Destruction of Pan Masala stock on court’s order due to impermissible limits of magnesium carbonate disallowed u/s 37(1) being prohibited by law and not incurred for the purpose of business – ITAT
ABCAUS Case Law Citation:
ABCAUS 2124 (2017) (11) ITAT
The instant appeal was filed by the Assessing Officer (AO) which inter alia was directed against the order passed by the CIT(A) whereby he deleted the addition made by the AO u/s 37(1) of the Income Tax Act, 1961 (the Act) on account of stock of goods destroyed by the assessee in compliance of the court’s order.
Brief Facts of the Case:
The assessee was is a manufacturer of pan masala. During the course of scrutiny assessment proceedings, the AO noticed that the assessee had claimed a deduction in respect of the goods produced by the assessee which, in terms of a court order under the Prevention of Food Adulteration Act, had to be destroyed as it was found the said goods had magnesium carbonate, a known carcinogenic substance, in excess of permissible limits.
The claim of the assessee was that since the loss so incurred was in the course of business inasmuch as the goods had to be destroyed by the authorities ceasing it, as is the scheme of the prevention of food adulteration law, the related costs of producing the said goods is to be allowed as deduction.
The AO, however, declined the claim of deduction by invoking the provisions of Explanation to Section 37(1), which, inter alia, lays down that any expenditure incurred by the assessee for the purpose which is an offence or which is prohibited by law shall not be deemed to have been incurred for the purpose of business, and, is, accordingly not admissible as deduction in computation of business income.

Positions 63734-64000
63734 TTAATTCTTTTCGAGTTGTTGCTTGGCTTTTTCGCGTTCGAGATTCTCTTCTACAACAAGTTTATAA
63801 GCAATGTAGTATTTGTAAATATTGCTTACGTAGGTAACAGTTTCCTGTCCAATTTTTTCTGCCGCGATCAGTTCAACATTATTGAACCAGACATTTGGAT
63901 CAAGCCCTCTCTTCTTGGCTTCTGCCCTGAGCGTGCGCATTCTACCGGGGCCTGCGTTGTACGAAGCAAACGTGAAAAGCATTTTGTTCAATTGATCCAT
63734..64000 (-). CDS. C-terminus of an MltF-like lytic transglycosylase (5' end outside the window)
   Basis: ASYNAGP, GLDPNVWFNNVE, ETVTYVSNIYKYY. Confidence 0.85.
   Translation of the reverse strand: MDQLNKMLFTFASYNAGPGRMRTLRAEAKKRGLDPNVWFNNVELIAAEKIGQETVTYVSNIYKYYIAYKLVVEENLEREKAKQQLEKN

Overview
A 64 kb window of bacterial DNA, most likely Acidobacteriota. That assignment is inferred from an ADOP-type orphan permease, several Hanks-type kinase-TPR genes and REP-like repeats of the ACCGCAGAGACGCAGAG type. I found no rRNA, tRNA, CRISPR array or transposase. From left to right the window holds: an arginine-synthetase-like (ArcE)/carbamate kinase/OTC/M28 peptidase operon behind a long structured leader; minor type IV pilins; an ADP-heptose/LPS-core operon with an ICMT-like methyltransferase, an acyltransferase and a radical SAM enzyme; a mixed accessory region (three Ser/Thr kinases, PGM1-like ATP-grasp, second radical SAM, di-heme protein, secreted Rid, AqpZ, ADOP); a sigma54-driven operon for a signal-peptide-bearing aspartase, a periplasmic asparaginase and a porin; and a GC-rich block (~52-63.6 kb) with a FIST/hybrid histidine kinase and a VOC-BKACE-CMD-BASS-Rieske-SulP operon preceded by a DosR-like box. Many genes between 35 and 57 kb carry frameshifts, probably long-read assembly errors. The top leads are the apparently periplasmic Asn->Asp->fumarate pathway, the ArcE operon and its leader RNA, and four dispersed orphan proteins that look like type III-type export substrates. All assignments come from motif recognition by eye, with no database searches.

Aggrieved, the assessee carried the matter in appeal before the CIT(A), and the CIT(A) reversed the action of the Assessing Officer holding that the destruction of stock containing impermissible levels of magnesium carbonate was a loss incurred during the course of bonafide business and is not hit by Explanation to Section 37(1).
The AO thus approached the Tribunal against the relief granted by the CIT(A).
Observations made by the Tribunal:
The ITAT observed that under section 37(1) of the Act, subject to exceptions provided, any expenditure laid out or expended wholly and exclusively for the purposes of the business or profession is allowed and, therefore, as long as the stock containing impermissible limits of magnesium carbonate was destroyed in the course of assessee’s business, the assessee was entitled to deduction under section 37(1).
However, the ITAT further noted that there has been a paradigm shift in the scheme of the Act, by insertion of Explanation to Section 37(1) by Finance (No. 2) Act 1998 with retrospective effect from 1st April 1962, which lays down the rider to the mandate of Section 37(1) by stating that “for the removal of doubts, it is hereby declared that any expenditure incurred by an assessee for any purpose which is an offence or which is prohibited by law shall not be deemed to have been incurred for the purpose of business or profession and no deduction or allowance shall be made in respect of such expenditure”. Thus, the additional test to be satisfied, in order to ensure deductibility of an expenditure, is that it must not be incurred for any purpose which is an offence or prohibited by law.